In fact, nearly nine in 10 retirees (88%) who responded to the Center for a Secure Retirement’s recent survey, “Middle-Income Retirees Weigh In on the Affordable Care Act,” said they want to hear less political rhetoric regarding the ACA. A similar percentage (84%) wants more “unbiased information” to understand how the Act’s ongoing implementation may affect them.
The survey found the most popular features of the ACA include the following: It eliminates pre-existing condition exclusions for insurance policies (68%); offers a free Medicare annual wellness visit (60%); and includes initiatives to make Medicare more efficient (60%).
Half of all retirees (52%), on the other hand, say the law’s worst aspect is the requirement forcing individuals to own health insurance or face a penalty. Other negative aspects of the law for current retirees include expanding Medicaid coverage (27%) and a requirement that certain employers pay subsidies when not offering health care (26%).
Looking at the ACA as a whole, 49% of retirees reported not feeling confident in understanding how the Act affects them personally. Slightly less than one-quarter (23%) of retired respondents said they are confident or very confident in that respect.
One potentially troubling figure described in the survey shows a more pronounced lack of confidence among women in understanding the ACA. Three times as many women reported they are not confident in understanding the ACA compared to those that are confident, clocking in at 56% and 17%, respectively.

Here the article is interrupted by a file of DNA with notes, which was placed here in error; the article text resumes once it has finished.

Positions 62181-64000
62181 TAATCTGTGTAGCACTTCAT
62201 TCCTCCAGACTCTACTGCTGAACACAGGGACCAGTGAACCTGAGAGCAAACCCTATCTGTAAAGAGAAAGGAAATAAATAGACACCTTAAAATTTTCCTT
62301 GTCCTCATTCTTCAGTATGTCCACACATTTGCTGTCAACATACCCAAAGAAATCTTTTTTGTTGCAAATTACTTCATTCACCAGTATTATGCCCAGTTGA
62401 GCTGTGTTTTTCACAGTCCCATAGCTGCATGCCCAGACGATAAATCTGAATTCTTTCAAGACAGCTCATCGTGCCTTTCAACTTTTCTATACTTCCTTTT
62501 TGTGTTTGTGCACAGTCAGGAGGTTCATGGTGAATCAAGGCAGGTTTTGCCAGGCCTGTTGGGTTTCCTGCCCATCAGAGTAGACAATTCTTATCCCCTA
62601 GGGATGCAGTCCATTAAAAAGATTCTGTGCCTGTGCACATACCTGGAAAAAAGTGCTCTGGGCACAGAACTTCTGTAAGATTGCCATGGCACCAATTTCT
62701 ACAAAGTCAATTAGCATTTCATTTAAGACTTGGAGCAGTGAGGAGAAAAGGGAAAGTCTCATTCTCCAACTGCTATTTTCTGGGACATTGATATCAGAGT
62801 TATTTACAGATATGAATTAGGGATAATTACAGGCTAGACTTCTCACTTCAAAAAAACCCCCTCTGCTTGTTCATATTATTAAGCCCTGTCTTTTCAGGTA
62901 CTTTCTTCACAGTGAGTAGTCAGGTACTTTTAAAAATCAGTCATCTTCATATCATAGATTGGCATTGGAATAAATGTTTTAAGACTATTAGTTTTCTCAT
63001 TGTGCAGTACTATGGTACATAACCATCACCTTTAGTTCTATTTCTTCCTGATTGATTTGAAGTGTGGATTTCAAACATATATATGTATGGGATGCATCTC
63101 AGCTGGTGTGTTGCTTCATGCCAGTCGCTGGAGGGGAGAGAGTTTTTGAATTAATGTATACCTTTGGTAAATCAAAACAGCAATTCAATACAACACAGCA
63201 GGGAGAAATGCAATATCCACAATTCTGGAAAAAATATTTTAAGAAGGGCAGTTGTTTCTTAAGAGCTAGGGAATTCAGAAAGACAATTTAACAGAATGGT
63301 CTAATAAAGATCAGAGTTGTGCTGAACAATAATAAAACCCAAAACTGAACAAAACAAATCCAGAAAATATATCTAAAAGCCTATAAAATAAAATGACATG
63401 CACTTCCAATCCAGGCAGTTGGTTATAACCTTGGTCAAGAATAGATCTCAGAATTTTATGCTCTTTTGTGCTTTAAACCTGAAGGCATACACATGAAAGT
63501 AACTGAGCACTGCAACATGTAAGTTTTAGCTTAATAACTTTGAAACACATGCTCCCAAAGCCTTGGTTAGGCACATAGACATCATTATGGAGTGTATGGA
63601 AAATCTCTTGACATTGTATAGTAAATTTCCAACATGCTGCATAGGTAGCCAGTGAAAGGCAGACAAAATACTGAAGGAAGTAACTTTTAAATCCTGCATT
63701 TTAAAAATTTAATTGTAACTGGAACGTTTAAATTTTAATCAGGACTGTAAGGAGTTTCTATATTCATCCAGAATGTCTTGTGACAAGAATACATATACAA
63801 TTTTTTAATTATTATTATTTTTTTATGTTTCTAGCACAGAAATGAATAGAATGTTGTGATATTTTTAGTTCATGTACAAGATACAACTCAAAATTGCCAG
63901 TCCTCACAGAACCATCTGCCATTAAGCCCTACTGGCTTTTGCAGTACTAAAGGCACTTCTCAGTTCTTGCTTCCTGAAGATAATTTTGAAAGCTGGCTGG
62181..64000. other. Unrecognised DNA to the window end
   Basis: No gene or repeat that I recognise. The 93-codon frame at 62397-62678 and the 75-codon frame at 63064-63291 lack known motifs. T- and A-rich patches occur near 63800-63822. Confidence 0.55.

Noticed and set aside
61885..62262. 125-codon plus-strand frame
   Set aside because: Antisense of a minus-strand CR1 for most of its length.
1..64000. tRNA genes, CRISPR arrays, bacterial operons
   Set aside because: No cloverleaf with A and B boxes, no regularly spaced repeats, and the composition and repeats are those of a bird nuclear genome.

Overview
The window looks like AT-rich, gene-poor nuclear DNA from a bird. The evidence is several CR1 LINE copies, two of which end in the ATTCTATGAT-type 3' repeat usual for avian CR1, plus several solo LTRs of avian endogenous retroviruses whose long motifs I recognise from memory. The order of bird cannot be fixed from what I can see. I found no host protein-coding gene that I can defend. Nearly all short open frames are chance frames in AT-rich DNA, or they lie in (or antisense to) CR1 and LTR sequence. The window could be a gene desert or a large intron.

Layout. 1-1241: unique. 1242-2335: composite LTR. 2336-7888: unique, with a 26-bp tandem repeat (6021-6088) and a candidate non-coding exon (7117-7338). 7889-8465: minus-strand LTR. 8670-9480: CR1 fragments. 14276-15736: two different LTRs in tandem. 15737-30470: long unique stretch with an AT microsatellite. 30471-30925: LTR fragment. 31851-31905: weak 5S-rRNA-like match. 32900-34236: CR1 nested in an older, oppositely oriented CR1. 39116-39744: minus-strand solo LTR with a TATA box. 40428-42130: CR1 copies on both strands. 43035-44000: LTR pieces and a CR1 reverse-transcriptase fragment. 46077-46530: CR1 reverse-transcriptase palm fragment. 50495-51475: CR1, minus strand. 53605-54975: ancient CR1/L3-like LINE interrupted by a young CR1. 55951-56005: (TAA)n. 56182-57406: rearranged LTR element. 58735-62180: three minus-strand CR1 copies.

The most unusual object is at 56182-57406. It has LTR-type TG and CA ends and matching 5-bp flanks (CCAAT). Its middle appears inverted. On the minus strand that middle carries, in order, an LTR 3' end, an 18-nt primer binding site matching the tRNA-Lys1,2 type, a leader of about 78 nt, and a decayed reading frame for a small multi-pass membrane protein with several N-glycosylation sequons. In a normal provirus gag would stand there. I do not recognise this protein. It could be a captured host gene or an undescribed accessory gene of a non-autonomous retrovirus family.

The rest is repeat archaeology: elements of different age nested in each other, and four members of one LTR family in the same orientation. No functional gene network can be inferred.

Among the least understood individual provisions of the ACA are two that may significantly impact retirees. One in six retirees are “not familiar” with the fact the ACA caps health insurance premiums for older people relative to rates for younger people (18%). Also relatively unknown is that the ACA will close the so-called Medicare Part D prescription drug donut hole (18%).
One in four (27%) middle-income retirees ages 55 to 64 who do not receive any type of government insurance coverage report either having purchased their own private health insurance policy (15%) or being uninsured (12%).
In fact, a greater total percentage of retirees ages 55 to 64 find themselves to be potential beneficiaries of state health insurance exchanges (27%) than the percentage of the working population (23%).
Additional survey findings and methodology details are available here.
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